Six minutes into Gordon Hayward’s career as a Boston Celtic, he went to catch a lob in traffic and landed awkwardly. The result horrified both fans and players alike and with some justification. The dislocated ankle and fractured tibia diagnosis doesn’t seem to rationalize the gruesome images depicting Hayward’s foot at an angle it shouldn’t be at.
It was a sombre way to start the season. On what should be the most jubilant of days on the NBA calendar, tragedy ruled.
Yet straight away there was the positive reminder of the intense fraternity that is the NBA brotherhood. Just a few hours earlier, reports surfaced that Bobby Portis had put his own teammate Nikola Mirotic in the hospital putting the strength of those bonds into question. The outpouring of support Hayward’s colleagues showed after the injury, however, was a timely and reassuring demonstration of the close knit nature of the modern NBA.
No support was greater than that of LeBron James. The King finished with 29 points 16 boards and 9 assists, yet his biggest play of the game was when he went down to check on Hayward in the rooms shortly after he was stretchered off. In the middle of battle, the best solider in the world went to check in on the health and well-being of an enemy. That’s the epitome of the bonds of NBA brotherhood.
Those of us who sit back and watch the game from afar analyse every player; an in-depth examination of a player’s strengths, weaknesses, where a player can exploit opposition and where in turn, the opposition can exploit a player. It tricks us into viewing professional ball players as almost robotic; a synthetic being devoid of pain, both physical and mental.
Hayward’s injury reminds us of the folly of that mentality. It reaffirms that NBA players aren’t some movable pawn that exist solely for our enjoyment. They are people, who just like us are capable of having tragedy inflicted upon them.
For the Celtics, it’s a debilitating blow. An All-Star and a leader, lost likely for the season on a squad that is already shallow. It could however, provide a shining light for the development of young studs, Jaylen Brown, Jayson Tatum and Marcus Smart. Even with an uninjured Hayward, those three players are key cogs to any Celtics playoff success. Now all three will likely see more minutes, and a more prominent role. In game one – if that’s an acceptable yardstick to measure – the three combined had 51 Field Goal attempts, and all played over 35 minutes. The result of a sans-Hayward season could be an acceleration of the maturing process for this trio, which could pay ultimate dividends upon Hayward’s return.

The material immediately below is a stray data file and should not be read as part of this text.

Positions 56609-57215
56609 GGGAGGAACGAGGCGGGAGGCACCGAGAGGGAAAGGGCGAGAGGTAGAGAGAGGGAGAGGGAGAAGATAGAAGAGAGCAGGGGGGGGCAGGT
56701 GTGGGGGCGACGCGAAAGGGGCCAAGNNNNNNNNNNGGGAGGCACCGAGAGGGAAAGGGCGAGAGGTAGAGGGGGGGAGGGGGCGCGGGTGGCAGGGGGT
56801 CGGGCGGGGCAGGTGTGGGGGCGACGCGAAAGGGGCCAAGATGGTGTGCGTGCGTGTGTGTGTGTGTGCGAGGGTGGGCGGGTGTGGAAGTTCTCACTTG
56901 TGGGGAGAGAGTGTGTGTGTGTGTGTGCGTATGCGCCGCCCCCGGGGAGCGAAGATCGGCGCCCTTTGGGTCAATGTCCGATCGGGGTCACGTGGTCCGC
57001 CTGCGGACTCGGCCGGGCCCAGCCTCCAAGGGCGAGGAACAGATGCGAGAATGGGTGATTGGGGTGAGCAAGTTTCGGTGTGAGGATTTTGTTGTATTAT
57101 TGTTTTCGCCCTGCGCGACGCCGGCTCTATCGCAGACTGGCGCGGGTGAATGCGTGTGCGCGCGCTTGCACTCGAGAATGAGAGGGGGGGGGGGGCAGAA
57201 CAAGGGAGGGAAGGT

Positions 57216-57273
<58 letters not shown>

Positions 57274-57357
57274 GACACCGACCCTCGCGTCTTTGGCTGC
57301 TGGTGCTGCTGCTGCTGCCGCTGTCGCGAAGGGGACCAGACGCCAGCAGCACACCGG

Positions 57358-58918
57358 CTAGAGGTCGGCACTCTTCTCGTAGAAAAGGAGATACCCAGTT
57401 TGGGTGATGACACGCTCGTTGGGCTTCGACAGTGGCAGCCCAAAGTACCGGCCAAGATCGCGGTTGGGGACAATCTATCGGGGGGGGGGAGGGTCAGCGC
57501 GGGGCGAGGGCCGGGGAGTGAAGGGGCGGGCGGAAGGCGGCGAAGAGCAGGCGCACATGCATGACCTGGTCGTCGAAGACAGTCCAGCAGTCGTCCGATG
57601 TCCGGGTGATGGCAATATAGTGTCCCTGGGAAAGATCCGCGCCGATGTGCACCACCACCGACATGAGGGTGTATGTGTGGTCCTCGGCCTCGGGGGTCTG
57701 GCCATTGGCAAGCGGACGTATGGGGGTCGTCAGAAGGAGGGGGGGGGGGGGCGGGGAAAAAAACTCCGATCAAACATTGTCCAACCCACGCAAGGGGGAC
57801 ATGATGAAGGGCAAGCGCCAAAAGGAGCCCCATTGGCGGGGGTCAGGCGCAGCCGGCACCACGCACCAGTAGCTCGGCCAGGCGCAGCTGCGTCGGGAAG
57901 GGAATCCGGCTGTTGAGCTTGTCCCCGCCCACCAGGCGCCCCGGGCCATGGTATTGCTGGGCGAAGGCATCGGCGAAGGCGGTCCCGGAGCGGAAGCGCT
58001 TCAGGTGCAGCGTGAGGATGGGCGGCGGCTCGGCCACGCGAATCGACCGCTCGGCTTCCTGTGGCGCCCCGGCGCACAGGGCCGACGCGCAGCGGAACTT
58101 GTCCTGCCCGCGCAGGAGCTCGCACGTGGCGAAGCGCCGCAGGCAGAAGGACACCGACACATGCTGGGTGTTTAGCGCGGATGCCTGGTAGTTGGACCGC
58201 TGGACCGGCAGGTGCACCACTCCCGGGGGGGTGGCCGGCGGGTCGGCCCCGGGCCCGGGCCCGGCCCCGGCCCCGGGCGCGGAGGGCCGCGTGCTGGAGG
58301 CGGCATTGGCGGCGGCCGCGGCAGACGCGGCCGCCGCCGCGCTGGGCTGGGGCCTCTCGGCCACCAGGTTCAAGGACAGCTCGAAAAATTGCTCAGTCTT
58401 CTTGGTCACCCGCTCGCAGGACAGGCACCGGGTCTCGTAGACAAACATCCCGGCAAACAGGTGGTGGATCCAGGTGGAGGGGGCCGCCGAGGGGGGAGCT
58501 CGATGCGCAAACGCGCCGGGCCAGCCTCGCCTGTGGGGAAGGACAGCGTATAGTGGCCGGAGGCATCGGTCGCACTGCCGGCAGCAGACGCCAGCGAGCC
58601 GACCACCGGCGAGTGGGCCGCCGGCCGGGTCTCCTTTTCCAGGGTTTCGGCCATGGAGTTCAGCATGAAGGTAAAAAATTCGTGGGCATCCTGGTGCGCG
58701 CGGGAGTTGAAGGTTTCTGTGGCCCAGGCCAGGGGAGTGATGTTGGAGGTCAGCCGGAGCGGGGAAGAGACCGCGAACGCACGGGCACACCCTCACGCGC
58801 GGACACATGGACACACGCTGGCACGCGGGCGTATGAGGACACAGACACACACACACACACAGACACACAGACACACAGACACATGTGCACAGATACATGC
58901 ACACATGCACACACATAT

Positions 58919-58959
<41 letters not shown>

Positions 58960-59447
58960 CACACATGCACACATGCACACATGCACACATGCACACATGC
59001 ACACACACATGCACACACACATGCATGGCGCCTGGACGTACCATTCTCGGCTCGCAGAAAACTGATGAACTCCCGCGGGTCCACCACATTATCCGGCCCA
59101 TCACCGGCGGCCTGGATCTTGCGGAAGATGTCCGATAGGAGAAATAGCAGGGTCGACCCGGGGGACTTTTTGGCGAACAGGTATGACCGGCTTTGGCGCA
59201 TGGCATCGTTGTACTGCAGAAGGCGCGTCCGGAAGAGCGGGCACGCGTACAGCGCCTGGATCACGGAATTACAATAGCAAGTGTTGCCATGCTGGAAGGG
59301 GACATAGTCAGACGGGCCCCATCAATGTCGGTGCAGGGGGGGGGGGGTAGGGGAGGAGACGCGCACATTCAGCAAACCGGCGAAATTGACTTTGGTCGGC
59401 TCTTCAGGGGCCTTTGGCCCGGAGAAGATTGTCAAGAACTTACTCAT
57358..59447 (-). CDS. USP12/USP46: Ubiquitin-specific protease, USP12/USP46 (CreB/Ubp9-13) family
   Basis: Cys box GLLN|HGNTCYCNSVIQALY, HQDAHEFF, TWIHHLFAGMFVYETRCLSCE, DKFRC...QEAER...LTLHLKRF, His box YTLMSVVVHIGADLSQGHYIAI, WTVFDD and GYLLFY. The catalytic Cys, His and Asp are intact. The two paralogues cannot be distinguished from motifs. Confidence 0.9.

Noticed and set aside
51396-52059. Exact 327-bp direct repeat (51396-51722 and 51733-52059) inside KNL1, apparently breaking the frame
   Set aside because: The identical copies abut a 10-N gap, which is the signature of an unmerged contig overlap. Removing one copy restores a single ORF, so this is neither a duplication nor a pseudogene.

In Game 1, Tatum got the start at Power Forward (in the absence of Marcus Morris), Brown started at Shooting Guard and Smart was the first man off the bench. In Game 2, Smart was inserted at Shooting Guard, Brown shifted to the Small Forward spot vacated by Hayward and Tatum maintained his role as a temporary four-man.
Their production in their second showing wasn’t as grand as their first, in part due to foul trouble. Still, in major minutes Tatum (36 minutes), Smart (32 minutes) and Brown (28 minutes, fouling out) combined for 38 of Boston’s 100 points.
Without Morris, it’s hard to understand the required adjustment the Celtics will have to make without Hayward. But with a bench that has only provided one double-digit scorer in two games (Smart in Game 1 and Terry Rozier in Game 2), the majority of the slack will have to be taken up by the Tatum-Brown-Smart trio. Kyrie Irving too will be asked to do more, playing 38.5 minutes over the course of the first two games.
The collective positives that can be garnered from Hayward’s injury however, do not come close to offsetting the tragedy of Hayward’s immediate reality.
All we can do is join the chorus of others wishing him nothing but the best, and for a speedy recovery.